Running async tests in Python
This is part of a series of posts I’m doing as a sort of Python/Django Advent calendar, offering a small tip or piece of information each day from the first Sunday of Advent through Christmas Eve. See the first post for an introduction.
Async Python can be useful in the right situation, but one of the tricky things about it is that it requires a bit more effort to run than normal synchronous Python, because you need an async event loop that can run and manage all your async functions.
This is especially something you’ll notice when testing, since async code basically has to have async tests (remember, it’s a syntax error to
await inside a non-
async code block).
If you’re using the standard-library
unittest module you don’t have to do too much extra work; you can group async tests into an async test case class, and then the standard
python -m unittest discover runner will find and run them for you. As noted in the docs,
unittest.main() in a file containing async test cases also works.
If you’re using Django, and Django’s standard testing tools, you also don’t need to do much extra work; asynchronous testing is supported on the standard Django test-case class, which provides an async HTTP client and async versions of its standard methods (prefixed with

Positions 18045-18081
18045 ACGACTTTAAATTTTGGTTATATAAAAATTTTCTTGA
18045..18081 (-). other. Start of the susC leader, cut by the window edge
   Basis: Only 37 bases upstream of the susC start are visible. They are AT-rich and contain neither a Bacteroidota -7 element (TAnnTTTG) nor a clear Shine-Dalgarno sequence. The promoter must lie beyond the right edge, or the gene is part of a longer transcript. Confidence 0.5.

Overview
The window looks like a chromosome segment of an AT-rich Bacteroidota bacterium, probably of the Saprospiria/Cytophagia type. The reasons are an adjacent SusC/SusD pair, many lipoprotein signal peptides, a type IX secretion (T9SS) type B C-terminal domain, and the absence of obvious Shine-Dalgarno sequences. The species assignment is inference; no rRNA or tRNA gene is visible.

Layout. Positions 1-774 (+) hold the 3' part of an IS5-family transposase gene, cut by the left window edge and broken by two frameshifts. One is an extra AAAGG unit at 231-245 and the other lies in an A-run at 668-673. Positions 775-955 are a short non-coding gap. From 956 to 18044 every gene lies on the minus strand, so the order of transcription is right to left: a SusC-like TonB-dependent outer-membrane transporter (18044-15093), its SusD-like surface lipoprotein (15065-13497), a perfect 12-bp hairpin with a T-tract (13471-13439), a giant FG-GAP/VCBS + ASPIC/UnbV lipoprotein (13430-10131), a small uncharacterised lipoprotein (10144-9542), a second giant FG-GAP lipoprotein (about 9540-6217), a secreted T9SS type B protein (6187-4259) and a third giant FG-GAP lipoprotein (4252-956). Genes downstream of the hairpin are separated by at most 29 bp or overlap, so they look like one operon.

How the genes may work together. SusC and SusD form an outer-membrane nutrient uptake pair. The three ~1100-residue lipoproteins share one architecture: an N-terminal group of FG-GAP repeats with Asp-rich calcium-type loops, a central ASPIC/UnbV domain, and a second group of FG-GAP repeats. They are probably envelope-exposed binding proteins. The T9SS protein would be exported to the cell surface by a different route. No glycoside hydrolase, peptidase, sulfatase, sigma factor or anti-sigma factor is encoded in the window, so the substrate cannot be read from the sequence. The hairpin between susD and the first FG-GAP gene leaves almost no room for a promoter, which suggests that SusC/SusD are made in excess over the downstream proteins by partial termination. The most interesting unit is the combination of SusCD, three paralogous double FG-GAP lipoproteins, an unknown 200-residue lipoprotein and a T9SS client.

a for async —
alogin() in place of
login(), etc.), and then
manage.py test will run your async tests just as easily as it runs synchronous tests.
Where things get tricky is with
pytest, which — as I write this — does not natively support running async functions as tests, so you’ll need a plugin. I’ve generally used the
pytest plugin shipped by
AnyIO, which provides a
pytest mark that can be applied at module or function level to mark and run async tests, but there’s also pytest-asyncio, which similarly provides a
pytest mark for async tests. Mostly this will be a matter of taste and of how much you’re committing to additional libraries on top of the base Python
asyncio setup —
AnyIO provides a bunch of additional async helpers, while
pytest-asyncio just does the one thing in its name.
Also it’s worth noting that although pytest-django provides
pytest equivalents of many of Django’s testing helpers, including the async helpers, it does not (as far as I’m aware) provide an async test runner plugin, so you’d still need another plugin like
AnyIO to run async Django tests with it.
Just note that running async
pytest plugins generally does not come with support for running async class-based tests (where normal synchronous
pytest can run
unittest.TestCase classes), and that if you’re going to use async
pytest fixtures you’ll probably want to make sure those fixtures will work with the
pytest helper plugin you’ve chosen.